Grand Canyon, Arizona – June 2022 – The North Rim

While we have been to the Grand Canyon a few times we had never been to the hard to get North Rim. There is a saying, go to the South Rim first, because when you go to the North Rim you will never go back to the South Rim!

That saying is true – similar fantastic views with (literally) 10% of the people. Nice and quiet.

There are minimal amenities, but that is ok, there is a place to eat and sleep (if you are lucky – which we were).

There are more views of the side canyons and they connect to the main canyon, adding interesting views.

The view from Point Imperial.

Cape Royal views.

The views of Angel’s Window.

More Cape Royal views.

Sunset from the North Rim Lodge and Bright Angel Point.

Western Colorado – May 2022 – Telluride and the Black Canyon of the Gunnison National Park

Day 3 found us in the western end of Colorado, leaving the town of Cortez in the early morning light. Our primary destination was the Black Canyon of the Gunnison National Park, but our route there took us past Telluride.

Colorado Highway 145 took us out of Cortez, and past the town of Dolores, along the Dolores River as it made it’s way up the canyon. The green hills and fields was a dramatic change from the deserts of Monument Valley, just a hundred miles or so behind us.

As we neared the summit of Lizard Head’s Pass, we went through the small town of Rico

The mountains become more dramatic the nearer we got to Telluride.

As we made the turn to go up the valley to Telluride we passed a field of deer.

Telluride is a very exclusive ski community (don’t even ask how much real estate costs in town). They have far less development than other famous ski towns in the west (Aspen, Vail, Jackson Hole), and they like it that way.

After a brief visit we continued on our way, passing more scenic valleys.

After another hour or so we reached the Black Canyon of the Gunnison National Park, near Montrose, Colorado. It is so named because of the steep walls of the canyon prevent sunlight all but 33 minutes of the day in the steepest part.

The Painted Wall is over 2200′ of sheer cliff, the highest in Colorado. The Black Canyon of the Gunnison, while not a large park, is impressive.

Canyon de Chelly National Monument, Arizona – May 2022 – Thousands of Years of History in an Amazing Setting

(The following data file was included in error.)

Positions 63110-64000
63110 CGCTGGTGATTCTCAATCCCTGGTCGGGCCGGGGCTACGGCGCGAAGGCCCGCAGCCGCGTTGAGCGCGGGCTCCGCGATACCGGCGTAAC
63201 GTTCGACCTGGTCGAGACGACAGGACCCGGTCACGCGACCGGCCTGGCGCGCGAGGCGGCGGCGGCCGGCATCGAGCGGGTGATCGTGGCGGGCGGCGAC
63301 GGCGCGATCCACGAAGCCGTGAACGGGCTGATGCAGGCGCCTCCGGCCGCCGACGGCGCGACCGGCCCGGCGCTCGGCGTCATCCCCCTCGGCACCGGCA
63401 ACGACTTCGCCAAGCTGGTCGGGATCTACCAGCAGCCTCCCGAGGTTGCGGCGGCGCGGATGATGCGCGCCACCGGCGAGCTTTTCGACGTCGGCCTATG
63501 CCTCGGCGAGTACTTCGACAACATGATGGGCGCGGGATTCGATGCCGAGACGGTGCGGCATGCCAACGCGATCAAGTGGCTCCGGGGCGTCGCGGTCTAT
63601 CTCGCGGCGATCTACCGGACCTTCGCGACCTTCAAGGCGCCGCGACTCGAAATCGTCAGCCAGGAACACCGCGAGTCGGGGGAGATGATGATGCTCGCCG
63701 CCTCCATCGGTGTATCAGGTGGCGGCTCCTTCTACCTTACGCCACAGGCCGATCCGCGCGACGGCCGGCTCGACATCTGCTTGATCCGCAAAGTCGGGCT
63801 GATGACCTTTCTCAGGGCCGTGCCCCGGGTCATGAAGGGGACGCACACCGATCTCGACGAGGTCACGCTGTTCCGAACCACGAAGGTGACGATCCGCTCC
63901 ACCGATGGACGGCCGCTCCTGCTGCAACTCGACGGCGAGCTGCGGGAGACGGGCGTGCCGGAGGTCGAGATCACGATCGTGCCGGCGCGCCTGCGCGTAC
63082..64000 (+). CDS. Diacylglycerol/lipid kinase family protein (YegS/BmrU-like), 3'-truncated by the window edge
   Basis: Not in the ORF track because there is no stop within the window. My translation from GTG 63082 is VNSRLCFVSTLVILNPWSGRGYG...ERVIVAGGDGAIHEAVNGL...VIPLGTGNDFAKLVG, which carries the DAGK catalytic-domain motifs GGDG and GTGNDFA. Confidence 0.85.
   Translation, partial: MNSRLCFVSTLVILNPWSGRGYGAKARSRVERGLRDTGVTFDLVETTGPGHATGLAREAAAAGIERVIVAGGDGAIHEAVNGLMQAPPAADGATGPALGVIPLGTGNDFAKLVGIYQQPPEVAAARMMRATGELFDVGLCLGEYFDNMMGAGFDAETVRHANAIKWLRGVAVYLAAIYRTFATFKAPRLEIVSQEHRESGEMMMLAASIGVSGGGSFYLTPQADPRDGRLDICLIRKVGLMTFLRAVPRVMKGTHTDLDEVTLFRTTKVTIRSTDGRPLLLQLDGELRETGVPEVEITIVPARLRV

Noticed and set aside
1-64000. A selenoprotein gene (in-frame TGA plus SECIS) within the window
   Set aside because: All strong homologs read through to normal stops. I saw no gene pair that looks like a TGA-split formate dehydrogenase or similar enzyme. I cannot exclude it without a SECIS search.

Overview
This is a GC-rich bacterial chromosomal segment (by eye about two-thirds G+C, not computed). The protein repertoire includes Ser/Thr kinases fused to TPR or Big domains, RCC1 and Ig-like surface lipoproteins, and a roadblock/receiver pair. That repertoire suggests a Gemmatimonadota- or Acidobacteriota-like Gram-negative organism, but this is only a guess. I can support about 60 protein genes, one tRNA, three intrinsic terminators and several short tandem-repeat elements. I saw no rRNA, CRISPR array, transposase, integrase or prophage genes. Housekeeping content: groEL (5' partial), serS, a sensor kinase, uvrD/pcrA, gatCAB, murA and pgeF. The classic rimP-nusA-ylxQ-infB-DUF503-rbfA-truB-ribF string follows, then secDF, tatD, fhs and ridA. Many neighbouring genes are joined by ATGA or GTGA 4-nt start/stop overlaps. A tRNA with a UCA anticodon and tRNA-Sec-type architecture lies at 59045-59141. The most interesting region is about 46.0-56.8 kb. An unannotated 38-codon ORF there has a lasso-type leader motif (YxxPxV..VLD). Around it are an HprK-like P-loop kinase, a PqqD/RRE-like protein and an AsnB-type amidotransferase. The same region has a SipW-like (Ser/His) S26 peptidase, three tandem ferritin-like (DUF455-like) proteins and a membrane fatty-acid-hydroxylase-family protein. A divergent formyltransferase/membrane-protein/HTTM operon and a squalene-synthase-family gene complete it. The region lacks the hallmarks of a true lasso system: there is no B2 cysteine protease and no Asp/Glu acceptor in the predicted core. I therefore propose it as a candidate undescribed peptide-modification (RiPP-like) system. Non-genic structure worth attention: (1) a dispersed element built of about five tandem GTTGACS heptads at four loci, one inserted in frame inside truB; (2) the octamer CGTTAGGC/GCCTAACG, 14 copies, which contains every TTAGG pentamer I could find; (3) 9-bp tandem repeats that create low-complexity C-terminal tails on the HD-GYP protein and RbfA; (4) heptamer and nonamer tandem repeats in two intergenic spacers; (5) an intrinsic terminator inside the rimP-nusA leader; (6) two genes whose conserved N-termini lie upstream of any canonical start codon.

According to the National Park Service documents the Canyon de Chelly contains over 2500 archeological sites dating from 1500 BC to 1350 AD.

Among these are numerous cliff dwellings dating from 1100, built by the Anasazi.

Today the canyon is located in the Navajo Nation. While you can tour the area from the rim, the best way to see and appreciate the area is to take a guided tour with one of the local Navajo guides, which is what we did.

Our tour guide Sylvia took us on a 3 hour jeep tour of much of the canyon. Having grown up in the canyon, she was a fantastic guide, pointing out not only the historic features of the cliff dwellings and the petroglyphs, she added insight into life in the canyon from a first person perspective (even showing us her cows!)

The White House ruins is one of the more famous, and most complete. While the walls of the canyon rise as high as 1000′ the deeper you go in, the walls here are around 500′ high.

After completing our tour of the canyon floor, we drove around both the north and south rim.

The most noteworthy view is Spider Rock, rising 800′ above the canyon floor. Named for the mythical lair of Spider Woman, it is a sacred Navajo place.

From above the views of the canyon floor is impressive.

Eastern Arizona – May 2022 – Leaving Town

At long last it is time for a long road trip. This trip will take 16 days, and go as far north as Montana, always taking the scenic route, providing interesting views for a series of blog postings.

We started out by leaving Tucson on a sunny Friday morning.

Our route took us up Arizona Highway 77 north towards Globe. The route follows the Gila River for a few miles.

Anywhere there is water there is vegetation in the desert, with this view showing an interesting mix of the desert landscape of the saguaros next to the riparian landscape of the riverbank.

As we made our way through Pinal Pass, just south of Globe, we came across a burn area. Nature however is resilient, and the spring flowers are in bloom next to the burnt trees.

At Globe, Arizona 77 merges and runs along with U.S. 60 towards Show Low. About 40 miles northeast of Globe you descend down 2000′ vertical feet into the Salt River Canyon. The drive, and views, are spectacular.

Once the river is reached there are two bridges – the original bridge is an Art Deco masterpiece built in 1934, built as part of the New Deal initiative. It is built in a design known as steel two hinged girder ribbed deck arch.

Today it is a pedestrian only bridge.

The newer bridge, built in 1993 carries the traffic. While not nearly as interesting, they at least added some native symbolism incorporated into it.

Two more views on the north side of the canyon show the dramatic walls, and the river below.

North of Holbrook you go through areas of the Painted Desert. While not as colorful as the areas near the Petrified Forest National Park, it still added interesting views to the drive that lead us to the next posting stop – Canyon De Chelly National Monument.

Madera Canyon, Arizona – December 2021 – Nature At It’s Finest

Madera Canyon is less than an hour south of Tucson, but a world away from an ecological perspective. While the base of the canyon is around 3500′ elevation, you can easily and quickly drive to over 5000′, and if you are energetic (I was not), you can hike to the top of 9456′ high Mt Wrightson.

We chose to hike around the lower areas of the canyon, which were beautiful, offer views from desert to fall tree colors.